TIME Careers & Workplace

10 Things You Should Basically Never, Ever Say

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This post is in partnership with Inc., which offers useful advice, resources and insights to entrepreneurs and business owners. The article below was originally published at Inc.com.

What you think and say definitely shapes your behavior. So don’t be your own worst enemy. If you want to succeed – whether as an entrepreneur or in any other professional and personal endeavor – here are ten things you should never say to yourself. Sometimes a small shift in perspective can make a huge difference… if you let it.

“All I need is one great idea.”

Everyone has great ideas, but the only ideas of value are the ideas you execute. If you’re searching for that one big idea that will change your life – or change your business – take a step back and regroup. Spend a few minutes each day searching for a revolutionary idea and put the majority of your focus on developing ideas that help your business execute better. Fix what isn’t working and think of better ways to serve your customers. Those are the ideas you really need.

“I deserve it.”

Sure, you work hard. You sacrifice a lot. But hard work and sacrifice isn’t a result; each is just an element in a process. The only thing you deserve is what you earn. So for example, don’t pull cash out of your business simply to reward yourself because you’ve worked hard and you “deserve it.” Reward yourself after your business has generated – and is likely to keep generating – significant cash. Deserve is not a function of your effort, it’s a function of your bottom line.

“If I could just get my hands on more capital.”

No business has enough capital. According to the Census Bureau 30% of small businesses were started with less than $5,000, and 10% of small business owners used a credit card to partly or fully fund the business. You may have little control on how much cash you have on hand, but you have a lot of control over revenues and costs. Stop worrying about the capital you don’t have and focus on leveraging what you do have – especially your “effort” capital.

“We’ll be fine after we cut a few costs.”

If you’re like me and your background is in operations it’s natural to focus on increasing productivity and minimizing costs. Often it’s impossible to save your way to profitability, though, and sometimes making cuts – especially in marketing and sales – makes it even harder. Sometimes Randolph Duke is right: The answer is to, “Sell, sell!”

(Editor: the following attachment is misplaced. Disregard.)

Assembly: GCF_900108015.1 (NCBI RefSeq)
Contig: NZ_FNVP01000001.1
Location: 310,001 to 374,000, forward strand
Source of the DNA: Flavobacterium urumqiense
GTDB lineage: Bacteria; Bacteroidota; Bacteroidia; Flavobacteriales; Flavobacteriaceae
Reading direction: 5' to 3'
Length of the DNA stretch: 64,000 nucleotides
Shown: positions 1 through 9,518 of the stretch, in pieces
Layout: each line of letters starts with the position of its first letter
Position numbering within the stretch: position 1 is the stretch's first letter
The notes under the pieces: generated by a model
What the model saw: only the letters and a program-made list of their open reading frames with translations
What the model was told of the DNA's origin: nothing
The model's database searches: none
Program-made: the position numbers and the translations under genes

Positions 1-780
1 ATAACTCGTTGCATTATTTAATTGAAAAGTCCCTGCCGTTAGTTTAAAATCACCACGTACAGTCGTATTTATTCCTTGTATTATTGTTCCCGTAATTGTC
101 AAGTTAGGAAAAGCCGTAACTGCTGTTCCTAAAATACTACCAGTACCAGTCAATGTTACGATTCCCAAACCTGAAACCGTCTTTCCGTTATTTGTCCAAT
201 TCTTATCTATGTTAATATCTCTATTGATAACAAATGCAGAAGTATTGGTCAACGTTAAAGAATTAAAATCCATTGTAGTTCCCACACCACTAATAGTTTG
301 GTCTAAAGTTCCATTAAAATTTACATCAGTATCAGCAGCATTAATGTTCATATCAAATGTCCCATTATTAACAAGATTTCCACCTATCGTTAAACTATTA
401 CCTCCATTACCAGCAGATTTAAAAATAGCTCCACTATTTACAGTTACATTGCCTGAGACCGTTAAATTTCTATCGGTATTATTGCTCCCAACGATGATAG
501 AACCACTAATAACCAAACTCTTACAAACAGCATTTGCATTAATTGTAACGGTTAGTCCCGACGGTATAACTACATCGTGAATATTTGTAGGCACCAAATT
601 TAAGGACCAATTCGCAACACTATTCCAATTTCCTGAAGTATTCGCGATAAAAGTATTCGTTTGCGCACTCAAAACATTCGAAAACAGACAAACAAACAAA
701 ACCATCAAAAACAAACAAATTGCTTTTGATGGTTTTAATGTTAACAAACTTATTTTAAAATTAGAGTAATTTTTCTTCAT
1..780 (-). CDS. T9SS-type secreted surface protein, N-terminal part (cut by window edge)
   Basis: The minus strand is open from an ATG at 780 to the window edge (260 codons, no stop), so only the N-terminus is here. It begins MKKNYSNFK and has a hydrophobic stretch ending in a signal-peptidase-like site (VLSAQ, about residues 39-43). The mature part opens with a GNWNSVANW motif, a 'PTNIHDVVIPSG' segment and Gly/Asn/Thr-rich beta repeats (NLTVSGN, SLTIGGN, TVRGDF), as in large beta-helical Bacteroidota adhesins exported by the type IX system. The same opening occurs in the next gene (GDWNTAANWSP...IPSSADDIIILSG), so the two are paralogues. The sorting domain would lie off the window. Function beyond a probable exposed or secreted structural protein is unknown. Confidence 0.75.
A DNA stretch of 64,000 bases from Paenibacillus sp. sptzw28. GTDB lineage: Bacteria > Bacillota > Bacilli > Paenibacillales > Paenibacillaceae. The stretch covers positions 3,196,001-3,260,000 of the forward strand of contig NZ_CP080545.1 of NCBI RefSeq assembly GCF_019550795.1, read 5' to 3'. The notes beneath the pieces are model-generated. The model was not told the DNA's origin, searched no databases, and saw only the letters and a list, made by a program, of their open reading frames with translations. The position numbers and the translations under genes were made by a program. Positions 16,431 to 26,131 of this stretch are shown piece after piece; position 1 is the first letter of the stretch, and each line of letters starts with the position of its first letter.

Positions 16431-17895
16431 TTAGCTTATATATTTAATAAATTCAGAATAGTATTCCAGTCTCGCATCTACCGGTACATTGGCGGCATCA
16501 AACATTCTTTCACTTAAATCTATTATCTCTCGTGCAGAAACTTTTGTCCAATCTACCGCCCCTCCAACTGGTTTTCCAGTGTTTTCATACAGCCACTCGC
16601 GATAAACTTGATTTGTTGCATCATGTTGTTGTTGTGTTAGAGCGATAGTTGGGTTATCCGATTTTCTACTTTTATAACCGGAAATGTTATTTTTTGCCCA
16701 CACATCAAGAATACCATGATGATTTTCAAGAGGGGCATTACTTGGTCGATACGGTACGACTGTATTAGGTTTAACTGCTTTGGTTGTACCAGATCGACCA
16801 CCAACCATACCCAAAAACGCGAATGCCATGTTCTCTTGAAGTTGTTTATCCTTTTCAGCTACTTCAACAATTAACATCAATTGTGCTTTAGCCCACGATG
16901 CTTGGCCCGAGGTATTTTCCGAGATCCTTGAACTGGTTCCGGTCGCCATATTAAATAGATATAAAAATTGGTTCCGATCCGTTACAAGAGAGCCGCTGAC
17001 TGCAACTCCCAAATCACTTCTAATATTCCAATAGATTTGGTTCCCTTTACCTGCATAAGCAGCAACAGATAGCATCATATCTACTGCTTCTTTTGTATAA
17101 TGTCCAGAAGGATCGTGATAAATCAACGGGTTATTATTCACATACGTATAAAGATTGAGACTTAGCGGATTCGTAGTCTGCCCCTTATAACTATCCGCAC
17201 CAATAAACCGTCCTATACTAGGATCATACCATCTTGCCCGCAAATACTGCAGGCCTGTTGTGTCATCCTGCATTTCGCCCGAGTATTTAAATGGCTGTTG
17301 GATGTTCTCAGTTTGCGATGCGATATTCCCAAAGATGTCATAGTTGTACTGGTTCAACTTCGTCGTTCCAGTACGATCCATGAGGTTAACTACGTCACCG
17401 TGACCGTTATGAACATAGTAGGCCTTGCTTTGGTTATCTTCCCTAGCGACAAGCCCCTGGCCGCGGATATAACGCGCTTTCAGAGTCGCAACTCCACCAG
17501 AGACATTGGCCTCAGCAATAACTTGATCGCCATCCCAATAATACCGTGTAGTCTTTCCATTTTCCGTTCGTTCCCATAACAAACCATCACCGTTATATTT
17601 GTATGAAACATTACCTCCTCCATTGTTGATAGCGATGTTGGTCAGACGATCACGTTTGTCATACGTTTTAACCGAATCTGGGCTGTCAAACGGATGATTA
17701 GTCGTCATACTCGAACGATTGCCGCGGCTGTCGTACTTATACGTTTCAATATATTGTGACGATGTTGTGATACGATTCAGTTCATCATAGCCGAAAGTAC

“I can count on our customers staying loyal.”

Loyalty is hard to earn and easy to lose. I’m so loyal to my local bike shop I’ll even pay more; otherwise I’d feel guilty. But say I want to buy a bike they sell for $3,000. Would I buy the bike elsewhere for $2,900? No. $2,800? Probably not. $2,500? Absolutely. As it should be, customer loyalty is primarily based on customer self interest. If your prices are higher your service can outweigh those price differences, but only to a point. Plus even as we speak your competitors are working hard to deserve the loyalty of your customers.

“Let’s focus our marketing on building awareness.”

Conventional wisdom says people need to see an advertisement multiple times before they will act. Yet no startup can afford that slow – and costly – an approach. Always work to crafting direct advertising campaigns that work, at least to some degree, the first time. Then tweak and tweak and tweak some more. Besides, “awareness” is almost impossible to measure – but actual revenue always is.

“I want my company to be like one big happy family.”

While you should certainly try to create a friendly, caring, and supportive work environment, your business should neveroperate like a family. Employees, like customers act, from self-interest. When their interests no longer align with your business, they leave – as well they should. Always be friendly and caring, but never let trying to create a family atmosphere overshadow running a profitable, sustainable business. Without profits, no business “family” can stay together.

“I’m just one small piece of the puzzle…”

True, but only to a point. All employees are important, but you are more important… if only because you have the greatest authority and therefore the greatest responsibility. Ultimately your business is a reflection of you; fail to recognize that fact and you give up the responsibility that is naturally yours.

“Word of mouth will definitely grow our business.”

Word of mouth is relatively passive and largely outside your control. No matter how many incentives you create, most of your customers won’t become raving fans and spread the “gospel of you” to everyone they meet. Except in rare cases the only way to grow a business is to actively market and sell. Someday word of mouth and referrals may drive significant business, but until that happens, focus on hunting, not gathering.

“If we just leave it alone… things will eventually get better.”

Sometimes you can’t afford to let others struggle. Allowing employees to learn from their mistakes is fine, but sometimes you have to step in. Before you delegate a task, decide how far you’re willing to let an employee go. Then track their progress and take over when necessary. Employees can still benefit from an abbreviated experience as long as they stay involved after you take back some of the control. Learning experiences are great… but never at the expense of results.

Read more from Inc.com:
How 4 Entrepreneurs Started Up (Really) Young
Firing an Employee–Even a Bad One–Is Hard to Do

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